Sara Cousins, Professor at the Department of Physical Geography explains: “Researchers have often wondered where in the pre-historic European landscape one could find the grassland plants that we know today. Was it on floodplains, the grazing lands of wild animals or in the aftermath of forest fires? Now we can see that land uplift has provided huge areas of naturally-open land that rises up again after being pressed down during the last Ice Age, and that this can be one of the sources of grassland species before the introduction of livestock grazing and haymaking”.

New grassland can save red-listed species

Snake’s head fritillary (Fritillaria meleagris) is one of the more exclusive plants that can be found on shore meadows in the study area. Photo: S. Cousins.

The new study uses a land uplift model over the Stockholm region to estimate how much potential coastal meadow has been created in this way during the past 4000 years. The team also counted plant species in present-day meadows and those that have been abandoned during the 20th century. Though they are few, small and isolated, the remaining coastal meadows are extremely important for the biodiversity of the whole landscape, especially for red-listed species. These threatened plants are in a perilous situation and appropriate meadow management is needed to avoid them disappearing from the landscape altogether.

The researchers estimate that during the past 4000 years, around 7900 km2 of new land has been created from land uplift in the region, of which around half could have been suitable for coastal meadow habitat. That’s an area the same size as the Swedish island of Gotland. During just the past 100 years, 80km2 of this potential meadow has emerged, compared to only 30 hectares of coastal meadow currently managed in the study region today.

Professor Cousins continues: “This is an especially exciting study, not only because we show just how much potential meadow has emerged, but also because we see how the age of the meadow dictates the species that we find, with many more different species of plants to be found as you walk further up the beach where the grasslands are older”.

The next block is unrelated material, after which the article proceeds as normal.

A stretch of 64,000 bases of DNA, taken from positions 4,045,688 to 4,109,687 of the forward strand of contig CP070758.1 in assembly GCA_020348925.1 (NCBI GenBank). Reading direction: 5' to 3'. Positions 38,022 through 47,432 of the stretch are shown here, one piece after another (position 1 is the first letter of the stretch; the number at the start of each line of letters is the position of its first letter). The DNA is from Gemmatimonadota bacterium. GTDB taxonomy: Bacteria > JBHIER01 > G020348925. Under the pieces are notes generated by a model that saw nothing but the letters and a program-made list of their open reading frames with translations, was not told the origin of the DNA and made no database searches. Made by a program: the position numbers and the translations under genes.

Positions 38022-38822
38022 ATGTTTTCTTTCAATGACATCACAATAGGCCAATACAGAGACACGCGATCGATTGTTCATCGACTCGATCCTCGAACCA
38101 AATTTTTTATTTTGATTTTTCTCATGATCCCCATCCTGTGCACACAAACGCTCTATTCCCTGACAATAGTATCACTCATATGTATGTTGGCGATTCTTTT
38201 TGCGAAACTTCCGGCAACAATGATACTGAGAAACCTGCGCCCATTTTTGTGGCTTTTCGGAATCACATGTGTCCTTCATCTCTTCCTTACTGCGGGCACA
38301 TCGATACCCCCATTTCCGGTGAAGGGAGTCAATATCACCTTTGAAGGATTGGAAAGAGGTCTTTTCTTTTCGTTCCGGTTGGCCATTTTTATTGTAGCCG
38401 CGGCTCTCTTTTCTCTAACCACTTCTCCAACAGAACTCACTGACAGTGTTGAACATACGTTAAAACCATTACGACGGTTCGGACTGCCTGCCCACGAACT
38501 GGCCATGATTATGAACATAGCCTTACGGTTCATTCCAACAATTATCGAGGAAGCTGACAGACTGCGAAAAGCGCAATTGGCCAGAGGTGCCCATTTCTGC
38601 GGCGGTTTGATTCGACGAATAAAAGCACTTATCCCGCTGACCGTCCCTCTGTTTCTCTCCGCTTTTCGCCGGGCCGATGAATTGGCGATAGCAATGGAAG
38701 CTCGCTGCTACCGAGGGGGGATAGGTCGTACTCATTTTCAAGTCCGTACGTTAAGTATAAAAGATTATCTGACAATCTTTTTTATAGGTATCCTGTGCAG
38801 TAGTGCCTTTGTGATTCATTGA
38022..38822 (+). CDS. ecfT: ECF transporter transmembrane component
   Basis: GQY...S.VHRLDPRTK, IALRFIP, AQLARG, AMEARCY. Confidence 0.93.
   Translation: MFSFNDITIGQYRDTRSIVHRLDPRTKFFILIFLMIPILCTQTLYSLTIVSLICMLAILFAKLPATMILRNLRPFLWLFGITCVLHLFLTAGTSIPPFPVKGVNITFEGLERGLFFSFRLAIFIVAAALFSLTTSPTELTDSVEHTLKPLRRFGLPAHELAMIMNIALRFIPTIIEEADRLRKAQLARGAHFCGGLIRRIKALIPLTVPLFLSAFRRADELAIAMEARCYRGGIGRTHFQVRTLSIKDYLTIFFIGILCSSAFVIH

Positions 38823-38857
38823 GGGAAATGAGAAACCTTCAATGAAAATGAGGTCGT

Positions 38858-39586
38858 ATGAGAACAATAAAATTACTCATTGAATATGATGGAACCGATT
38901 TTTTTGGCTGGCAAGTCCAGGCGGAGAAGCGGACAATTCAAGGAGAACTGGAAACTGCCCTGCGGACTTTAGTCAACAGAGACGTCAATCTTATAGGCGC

The threat of overgrown areas and future sea-level rise are new challenges
 

Näset have some of the largest grazed shore meadows in the study area. The dominating part of grassland shown in the photo rose up from the sea during the last 100 years. Photo: S. Cousins.


The large areas of continuous meadow in the past where wild herbivores and grazing livestock could together create the right conditions for plants to thrive and disperse has meant that these grasslands are today especially valuable, and are protected by EU law. However, only a small fraction of coastal meadows in the region are currently grazed by livestock. The results of the new study are therefore not only important in showing the high diversity of remaining grasslands, but also because it is clear that the abandonment of meadows can quickly lead to overgrown areas and the disappearance of typical grassland species. The threat of future sea-level rise promises new challenges, and new grasslands will have to be created further inland to where the current species can move and establish.

Reference
Auffret, A.G., Cousins, S.A.O., 2018, Land uplift creates important meadow habitat and a potential original niche for grassland species, Proceedings of the Royal Society B: 20172349. http://dx.doi.org/10.1098/rspb.2017.2349